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Texas Instruments, Inc. Just Boosted Dividends and Buybacks: What You Need to Know

By Anders Bylund – Sep 25, 2017 at 8:53PM

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The analog-chip specialist is betting billions on its own stock right now. Should you follow suit?

Analog and embedded microchip giant Texas Instruments (TXN 2.90%) is keen on delivering value to its shareholders. Last week, the company raised its quarterly dividend payouts by 24% and more than doubled its commitment to share buybacks.

This was, of course, business as usual for Texas Instruments. But that doesn't take away from the announcement's shareholder-friendly message.

A U.S. silver dollar on top of a paper showing growth in bar and line charts.

Image source: Getty Images.

What's new?

TI's dividend payouts keep rising like clockwork. The company has boosted its dividend-paying policy in September or October of every year since 2004. That's an unbroken 14-year streak of dividend boosts.

The increases also tend to be generous:

Year of Announcement

Annual Payout Rate Per Share

Increase Over Previous Year
















Data source: Texas Instruments.

The buyback program is no less impressive. This time, TI added another $6 billion to a share repurchasing policy that still had $4.6 billion of authorized spending left to use. The company has retired 286 million shares over the past five years, reducing the total share count by 25%.

What does it mean?

In short, Texas Instruments is committed to a long-standing promise to return cash to shareholders. The one-two punch of large buybacks and rising dividends delivers on that promise in two ways. Over the past four quarters alone, TI shoveled $4.04 billion right into shareholder pockets this way. During the same period, the company generated $4.04 billion of free cash flows. The current cash return to stock owners is very close to 100%, and the effective dividend yield right now stands at a solid 2.8%.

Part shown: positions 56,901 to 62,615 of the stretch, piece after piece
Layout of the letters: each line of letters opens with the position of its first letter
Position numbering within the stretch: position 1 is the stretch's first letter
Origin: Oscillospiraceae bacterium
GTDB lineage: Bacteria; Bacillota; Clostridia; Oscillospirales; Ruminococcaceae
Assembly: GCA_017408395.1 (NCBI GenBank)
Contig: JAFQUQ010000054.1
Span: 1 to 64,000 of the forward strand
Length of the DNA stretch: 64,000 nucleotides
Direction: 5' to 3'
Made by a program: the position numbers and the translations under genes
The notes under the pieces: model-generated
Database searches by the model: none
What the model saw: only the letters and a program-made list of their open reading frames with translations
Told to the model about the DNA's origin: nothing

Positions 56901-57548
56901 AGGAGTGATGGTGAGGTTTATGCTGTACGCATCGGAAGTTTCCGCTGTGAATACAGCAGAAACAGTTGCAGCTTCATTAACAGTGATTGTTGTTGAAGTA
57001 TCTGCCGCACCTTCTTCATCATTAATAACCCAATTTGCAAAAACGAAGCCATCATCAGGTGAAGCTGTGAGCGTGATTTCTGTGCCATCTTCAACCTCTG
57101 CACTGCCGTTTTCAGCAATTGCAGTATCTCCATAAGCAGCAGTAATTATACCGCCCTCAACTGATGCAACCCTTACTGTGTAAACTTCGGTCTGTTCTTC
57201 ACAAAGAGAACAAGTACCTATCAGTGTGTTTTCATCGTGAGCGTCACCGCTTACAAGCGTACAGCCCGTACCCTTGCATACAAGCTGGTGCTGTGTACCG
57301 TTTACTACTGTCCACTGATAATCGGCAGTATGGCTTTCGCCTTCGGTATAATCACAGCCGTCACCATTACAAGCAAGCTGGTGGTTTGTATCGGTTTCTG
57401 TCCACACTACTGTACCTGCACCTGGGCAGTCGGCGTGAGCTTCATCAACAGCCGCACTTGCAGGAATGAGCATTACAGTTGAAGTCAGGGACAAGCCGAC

Moreover, the simple fact that TI is committing more cash to the buyback program means that the board and management teams believe the stock is severely undervalued at current prices. And don't forget that TI's dividend increases have served as an imperfect but useful guide to the company's total market value over the long run:

TXN Chart

TXN data by YCharts

All told, this combined buyback and dividend boost is a vote of confidence in the chipmaker's future prospects. Insiders who have a significant stake in TI's stock and are privy to the best possible view of the company's operations expect share prices to rise over the long term.

This stock is easy to love, especially if you're investing for the long haul.

Anders Bylund has no position in any of the stocks mentioned. The Motley Fool has no position in any of the stocks mentioned. The Motley Fool has a disclosure policy.

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